He then moved in to the once spectacular, but now dilapidated family summer home. This led to two iconic drunken Ebby stories. In the first, a very intoxicated Ebby drove his father’s Packard through the side of a neighbor’s dwelling smashing into the kitchen. With the panache of a true drunk, he asked his “hostess” for a cup of coffee. The second incident involved another brief period of “being on the wagon,” during which time he and a local handyman repainted the house. The completion of the project led to a protracted celebration which was ruined by some inconsiderate roosting pigeons spoiling the paint job. Ebby unleashed some gunfire, bringing him once more to the attention of the local constabulary.
The cavalry rides in
Between the two episodes above, in July or August, Ebby had been visited by Oxford Groupers, Cebra Graves and Shep Cornell. The house painting incident that followed not long thereafter indicates that the mission was not an immediate success, but they had planted the seed. Facing some very serious consequences from this latest fiasco, the Oxford Groupers got a remorseful Mr. Thacher off the hook as the judge released him to the care and supervision of the eminent and newly sober businessman, Rowland Hazard. Ebby spent some time with Hazard, and a few weeks at the home of Shep Cornell, and he spoke at two Oxford Group meetings. Pushed to evangelise, he contacted Bill Wilson. It was November, 1934. At this point, the two men had not seen each other for about a year.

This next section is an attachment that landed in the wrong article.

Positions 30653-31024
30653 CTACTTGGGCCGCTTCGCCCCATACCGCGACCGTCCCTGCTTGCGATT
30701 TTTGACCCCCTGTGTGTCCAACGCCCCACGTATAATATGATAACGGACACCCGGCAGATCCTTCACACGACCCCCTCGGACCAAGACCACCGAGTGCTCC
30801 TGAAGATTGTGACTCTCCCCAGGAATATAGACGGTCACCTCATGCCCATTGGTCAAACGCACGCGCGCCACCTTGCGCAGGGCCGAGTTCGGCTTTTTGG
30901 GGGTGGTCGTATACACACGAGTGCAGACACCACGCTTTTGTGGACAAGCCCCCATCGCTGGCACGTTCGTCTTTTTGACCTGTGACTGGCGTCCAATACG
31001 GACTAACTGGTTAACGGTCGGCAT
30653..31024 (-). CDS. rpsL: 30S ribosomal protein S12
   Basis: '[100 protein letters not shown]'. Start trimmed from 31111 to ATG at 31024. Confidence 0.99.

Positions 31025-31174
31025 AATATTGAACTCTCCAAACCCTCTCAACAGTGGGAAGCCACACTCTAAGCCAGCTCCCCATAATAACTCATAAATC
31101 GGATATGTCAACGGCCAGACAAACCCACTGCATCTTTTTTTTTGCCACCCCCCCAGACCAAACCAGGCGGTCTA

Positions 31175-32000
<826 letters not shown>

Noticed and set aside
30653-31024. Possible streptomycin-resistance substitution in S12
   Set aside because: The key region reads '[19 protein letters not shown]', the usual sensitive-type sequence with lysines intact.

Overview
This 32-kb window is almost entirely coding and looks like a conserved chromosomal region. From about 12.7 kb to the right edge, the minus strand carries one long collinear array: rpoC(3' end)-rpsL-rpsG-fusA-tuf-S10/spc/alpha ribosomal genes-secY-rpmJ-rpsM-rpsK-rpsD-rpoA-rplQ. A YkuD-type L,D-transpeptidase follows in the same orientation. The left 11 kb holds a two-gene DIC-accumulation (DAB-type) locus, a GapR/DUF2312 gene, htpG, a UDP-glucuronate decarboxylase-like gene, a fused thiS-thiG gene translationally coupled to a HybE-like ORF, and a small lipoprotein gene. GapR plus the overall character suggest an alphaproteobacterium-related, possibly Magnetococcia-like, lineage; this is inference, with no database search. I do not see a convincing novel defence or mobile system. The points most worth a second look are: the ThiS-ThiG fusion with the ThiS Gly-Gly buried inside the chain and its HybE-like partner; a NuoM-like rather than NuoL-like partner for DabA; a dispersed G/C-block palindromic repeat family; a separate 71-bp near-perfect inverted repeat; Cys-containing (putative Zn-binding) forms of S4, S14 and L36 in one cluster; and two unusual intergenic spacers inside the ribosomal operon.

A telephone call to Lois gave him the opportunity to briefly tell his story and arrange the now historical get together which took place two nights later. The fresh-skinned and glowing Ebby was particularly impactful for Bill because he knew Ebby was his “type of drinker” – the chartered airpane debacle had created a special bond. Bill’s current state of desperation opened his mind somewhat to the “I’ve got religion” solution. Wilson, who is sometimes portrayed as atheist, was not. “I had always believed in a Power greater than myself. I had often pondered these things. I was not an atheist.” The author of “We Agnostics” also seems, from his own story, to have not been an agnostic as well, instead believing in “a Spirit of the Universe, who knew neither time nor limitation.” He shared his maternal grandfather’s “contempt of some church folk and their doings… his denial of the preacher’s right to tell him how he must listen (to the ‘music of the spheres’).”
Why don’t you choose your own conception of God?
This is a phrase that, without doubt, “widened the gateway” for hundreds and hundreds of thousands of AA’s yet to come, and it is attributed to Ebby. It’s right there in BILL’S STORY – “My friend suggested what then seemed a novel idea. He said, ‘Why don’t you choose your own conception of God?’” But did Ebby actually say this? Probably not.
Bill Wilson was a salesman and a promoter. In the early days, prospects were called “pigeons,” and an open meeting talk was known as a “pitch.” The entire book Alcoholics Anonymous was carefully crafted to sell certain ideas. There exists, of course, a cult of book worshippers who think Bill’s Story is a documentary. Some are quick to point to all twelve steps in the narrative, the very twelve steps which did not exist until four years later! Interviewed years later, Ebby had no recollection of having made the “choose your own conception of God” suggestion. Such a proposal would have represented a MAJOR deviation from the Oxford Group message, the philosophy into which Ebby had been staunchly indoctrinated during the previous seven weeks. As to Bill’s own recollection of the evening’s events, he was not only quite drunk, but teetering on the very edge of alcoholic insanity.